FE: What do you think is the future of food blogging in the next 5 years?
TC: I think its really coming into its own. Its getting taken more seriously and your starting to see some really talented people become relevant through their blogs. Smitten Kitchen and Orangette are great examples. As the content battle wages on, I think we’ll return to being willing to pay for quality content in one way or another and I sincerely hope that opens the door for some of the talented bloggers out there to eek out a small income.
There are some great up and comers out there too. A new one that I love is called Apron Anxiety, its kind of anti-foodie but really well done. And as far as unique recipes with depth and flavor go, hands down, its Weave Thousand Flavors. I’m also in love with niche blogs like GrilledShane’s all about grilled cheese. I don’t know how he does it writing about the same concept all the time, but he’s great.
FE: Would you like to give a shout out to the best joint that no one has heard about?
TC: Oh, boy. Again with the restaurant question. OK. In Waikiki, on Ala Moana Blvd, squeezed between a tattoo shop and a dumpy hotel is Pho My Lien with the freshest, most incredible summer rolls I have ever had. Their Pho is also amazing. And unlike so many places, when you tell them to turn up the heat on the food, they most certainly will. It is a hole in the wall, but the cheapest most authentic food in Waikiki. Hands down.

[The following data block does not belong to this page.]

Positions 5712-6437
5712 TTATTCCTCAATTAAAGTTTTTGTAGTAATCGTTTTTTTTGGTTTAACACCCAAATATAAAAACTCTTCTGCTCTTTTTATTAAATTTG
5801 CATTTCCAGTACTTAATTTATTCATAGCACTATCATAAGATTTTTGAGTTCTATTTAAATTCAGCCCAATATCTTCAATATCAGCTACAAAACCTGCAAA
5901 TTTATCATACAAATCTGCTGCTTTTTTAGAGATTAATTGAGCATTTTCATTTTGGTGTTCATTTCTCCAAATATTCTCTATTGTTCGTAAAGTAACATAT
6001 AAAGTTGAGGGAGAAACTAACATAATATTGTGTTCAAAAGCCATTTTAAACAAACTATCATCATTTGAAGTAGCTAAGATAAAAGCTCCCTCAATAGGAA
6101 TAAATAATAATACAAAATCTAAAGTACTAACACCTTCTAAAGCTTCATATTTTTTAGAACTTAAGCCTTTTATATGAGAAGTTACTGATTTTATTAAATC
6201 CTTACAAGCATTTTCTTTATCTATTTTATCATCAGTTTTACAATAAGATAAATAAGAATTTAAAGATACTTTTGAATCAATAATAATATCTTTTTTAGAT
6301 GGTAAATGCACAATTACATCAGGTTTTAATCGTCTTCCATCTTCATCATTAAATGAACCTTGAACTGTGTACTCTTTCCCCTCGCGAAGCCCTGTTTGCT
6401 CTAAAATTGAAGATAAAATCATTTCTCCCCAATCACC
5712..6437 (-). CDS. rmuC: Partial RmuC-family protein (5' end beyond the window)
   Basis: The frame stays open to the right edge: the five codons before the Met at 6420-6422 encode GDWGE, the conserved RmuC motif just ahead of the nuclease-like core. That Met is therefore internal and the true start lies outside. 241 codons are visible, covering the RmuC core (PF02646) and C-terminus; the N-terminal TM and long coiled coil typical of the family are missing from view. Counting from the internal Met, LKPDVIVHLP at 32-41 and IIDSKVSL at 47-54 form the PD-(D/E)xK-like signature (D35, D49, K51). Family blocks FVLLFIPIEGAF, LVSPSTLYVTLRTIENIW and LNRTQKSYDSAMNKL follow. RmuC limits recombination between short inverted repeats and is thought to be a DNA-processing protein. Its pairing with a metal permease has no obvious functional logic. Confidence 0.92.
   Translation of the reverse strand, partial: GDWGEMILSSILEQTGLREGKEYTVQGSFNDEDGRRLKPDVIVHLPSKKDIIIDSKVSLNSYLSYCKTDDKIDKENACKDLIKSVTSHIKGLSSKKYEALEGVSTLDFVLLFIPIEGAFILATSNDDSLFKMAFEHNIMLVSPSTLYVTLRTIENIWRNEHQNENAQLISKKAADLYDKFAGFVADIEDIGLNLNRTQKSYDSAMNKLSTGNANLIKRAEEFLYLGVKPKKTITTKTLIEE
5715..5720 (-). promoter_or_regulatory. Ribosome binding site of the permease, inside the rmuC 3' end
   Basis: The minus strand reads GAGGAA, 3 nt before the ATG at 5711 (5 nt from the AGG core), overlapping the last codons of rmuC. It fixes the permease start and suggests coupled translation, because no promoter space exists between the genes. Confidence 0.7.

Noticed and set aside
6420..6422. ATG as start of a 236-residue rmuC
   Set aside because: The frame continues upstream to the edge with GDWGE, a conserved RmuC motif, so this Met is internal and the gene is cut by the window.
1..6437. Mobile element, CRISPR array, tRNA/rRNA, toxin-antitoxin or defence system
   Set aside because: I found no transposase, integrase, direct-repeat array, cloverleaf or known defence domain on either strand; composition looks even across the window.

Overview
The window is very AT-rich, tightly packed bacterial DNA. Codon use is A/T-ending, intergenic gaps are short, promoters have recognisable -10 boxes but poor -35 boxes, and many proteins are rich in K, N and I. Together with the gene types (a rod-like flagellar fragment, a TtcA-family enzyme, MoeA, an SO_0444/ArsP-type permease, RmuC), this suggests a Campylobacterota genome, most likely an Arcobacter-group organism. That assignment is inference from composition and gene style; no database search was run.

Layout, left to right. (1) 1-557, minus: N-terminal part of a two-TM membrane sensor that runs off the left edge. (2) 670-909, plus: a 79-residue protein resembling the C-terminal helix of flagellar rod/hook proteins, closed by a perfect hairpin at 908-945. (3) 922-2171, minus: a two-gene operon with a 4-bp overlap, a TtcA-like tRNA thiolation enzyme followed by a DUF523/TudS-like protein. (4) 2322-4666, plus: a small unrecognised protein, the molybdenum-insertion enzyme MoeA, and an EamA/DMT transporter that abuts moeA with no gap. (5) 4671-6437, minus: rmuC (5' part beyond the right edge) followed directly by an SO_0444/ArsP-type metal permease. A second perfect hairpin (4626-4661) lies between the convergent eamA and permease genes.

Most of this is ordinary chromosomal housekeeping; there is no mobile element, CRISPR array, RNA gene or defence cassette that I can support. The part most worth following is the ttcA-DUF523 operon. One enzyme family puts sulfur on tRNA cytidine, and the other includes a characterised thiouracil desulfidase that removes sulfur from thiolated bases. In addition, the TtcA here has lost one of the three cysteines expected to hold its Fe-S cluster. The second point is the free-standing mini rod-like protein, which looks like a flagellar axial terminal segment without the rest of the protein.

FE: What do you think is the most important issue facing foodies today?
TC: I’ve not been very successful at keeping the politics out of my food. But as they say, the politics are personal. Without a doubt big corporate food and corporate food practices are the biggest issues in American food today. Our over processed foods, over sprayed veggies and fruits, and abused animals leave us unhealthy and we don’t even understand why. I’m an omnivore, so I’m particularly passionate about finding sustainable ways to create food for ourselves whether its meat or vegetables because I enjoy it all. Years ago I stopped supporting big food in whatever way I can. I mean, yes, I still buy tomato paste in the can.
Our government has let us down in the area, they’ve let big industrial farming push them around and tell them its the only way to do food. Its not.
Go to a Farmer’s Market, support your local growers. Show them you value whole, local food. Reconnect with what you eat and who grows it. Food is an inherent part of community and the closer we can get to that again, the better off we’ll all be both financially and in health.